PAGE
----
Although July 30, 1972 was the official grand opening date of Liberty House at Southland Mall, the store actually opened its doors to the public at noon July 2, 1972 (Liberty House Grand Opening Set, 1972).

The Southland Mall location was Liberty House's third location. The Eastridge Mall store had opened a year earlier in 1971 and the City of Paris by Liberty House opened between the Eastridge and Southland openings. A fifth location, Sunrise Mall, would open later in 1972.

Liberty House Grand Opening Set. (1972, June 30). Daily Review. Retrieved May 09, 2011 from

Tuesday, May 03, 2011

Macy's Sunrise Mall, Citrus Heights

The Macy's at Sunrise Mall in Citrus Heights is an architectural copy of the Macy's store at Southland Mall in Hayward. Both were former Liberty House stores.

The Sunrise Mall location opened October 18, 1972 and was Liberty House's fifth Northern California store (S.F. Liberty House, 1972). Preceded by a Liberty House at Eastridge Mall in San Jose, City of Paris by Liberty House in San Francisco Union Square, and City of Paris Liberty House at Stonestown Mall in San Francisco.

Although the Liberty House locations at Southland and Eastridge both were filled by Emporium-Capwell stores after the demise of Liberty House in 1984, Sunrise Mall already had a Weinstock's. The store sat empty until Macy's moved from its Birdcage Walk location across the street.

** Corrected, Macy's moved its womens' departments from Birdcage, leaving the men's and furnishings at Birdcage until Macy's took over the Weinstock's location at Sunrise Mall. Who drove to the wrong Macy's at least once?

Old photos can be found at the Department Store Museum blog.


S.F. Liberty House. (1972, October 5). Hayward Daily Review. Retrieved May 11, 2011 from

Monday, May 02, 2011

Pier 39, San Francisco, California

A stunningly clear and warm day in San Francisco, pre-tourist season, is captured in this photo of Pier 39. This positively was the best day for locals to be at Fisherman's Wharf before the crowds and fog roll in.

As usual, Pier 39 still has a great collection of unique stores with San Francisco memorability or other wares that can be only found here (such as, a left-handed goods store).

Shopping at Pier 39 is fully sensory. The barking of sea lions for your ears, the fresh salted air for your nose, and beautiful bay views for your eyes.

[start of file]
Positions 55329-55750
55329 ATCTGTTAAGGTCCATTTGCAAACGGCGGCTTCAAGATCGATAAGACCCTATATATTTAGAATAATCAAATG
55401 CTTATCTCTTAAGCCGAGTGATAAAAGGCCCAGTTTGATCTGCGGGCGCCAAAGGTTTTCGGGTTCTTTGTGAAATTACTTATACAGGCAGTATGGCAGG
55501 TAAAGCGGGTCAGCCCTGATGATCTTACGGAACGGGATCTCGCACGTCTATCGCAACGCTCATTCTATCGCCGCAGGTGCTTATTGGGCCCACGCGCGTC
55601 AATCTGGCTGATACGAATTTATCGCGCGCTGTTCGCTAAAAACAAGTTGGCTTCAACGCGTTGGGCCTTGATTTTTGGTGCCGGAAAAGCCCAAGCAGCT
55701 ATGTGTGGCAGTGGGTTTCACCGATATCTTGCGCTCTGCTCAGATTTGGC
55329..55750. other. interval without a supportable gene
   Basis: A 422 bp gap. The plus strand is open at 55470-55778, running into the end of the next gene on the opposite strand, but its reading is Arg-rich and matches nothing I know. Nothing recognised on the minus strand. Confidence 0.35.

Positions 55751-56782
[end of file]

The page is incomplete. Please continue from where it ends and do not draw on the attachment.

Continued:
Thursday, April 28, 2011

Macy's, Southland Mall, Hayward

A picture of Macy's at Southland Mall in Hayward, California. Macy's inherited this store when Federated Department Stores (Macy's parent) acquired Broadway Stores (parent of Emporium-Capwell) in 1995.

Designed by architect Avner Naggar, construction on this store started September 22, 1970 (Mills, 1970). The store opened to the public on July 30, 1972. A similar store open later that year at Sunrise Mall in Citrus Heights. Both stores were preceded by another Avner Naggar design in 1971 at Eastridge Mall in San Jose (Mills), which was demolished in 2005.

Liberty House of Hawaii entered the California market with the opening of the Eastridge Mall store August 1, 1971 (Rhodes Western Names New Head, 1971). Southland followed, then Sunrise, both in 1972.

Although the sky was gray, the winter sky provided a leafless opportunity for this photo.

Mills, Sue. (1970, August 21). $7 Million Store for Southland. Daily Review. Retrieved May 03, 2011, from

Rhodes Western Names New Head. (1971, July 27). Daily Review. Retrieved May 02, 2011 from

Support Malls Across America by RUMUR

Malls Across America is a project by RUMUR, a multimedia production studio based in Brooklyn. Other mall sites have advertised this project and I'm also lending my support.

RUMUR is looking for your support to publish a book containing a collection of photographs from American malls. Take a look at the video below and view their Web site.

Saturday, March 26, 2011

Neiman Marcus Construction at Broadway Plaza Walnut Creek

Some photos from my March 2011 trip to Broadway Plaza in Walnut Creek to check the progress of the Neiman Marcus construction.

The first photo shows the cement shell with classic Neiman Marcus nameplate imprinted into the concrete. Taken from Pottery Barn across the street.

The second photo is the artist's rendering on a tarp. This is the view from California Cafe, looking towards Pottery Barn.

The third photo is a view of the construction from the parking garage behind Macy's Men. Neiman Marcus occupies the corner once housing David M Brian (now in a new location).

The fourth photo is the mall directory, complete with Neiman Marcus.

Neiman Marcus plans to open in Spring 2012. Just missing the holiday season.



Read my review of Broadway Plaza.

See the current aerial.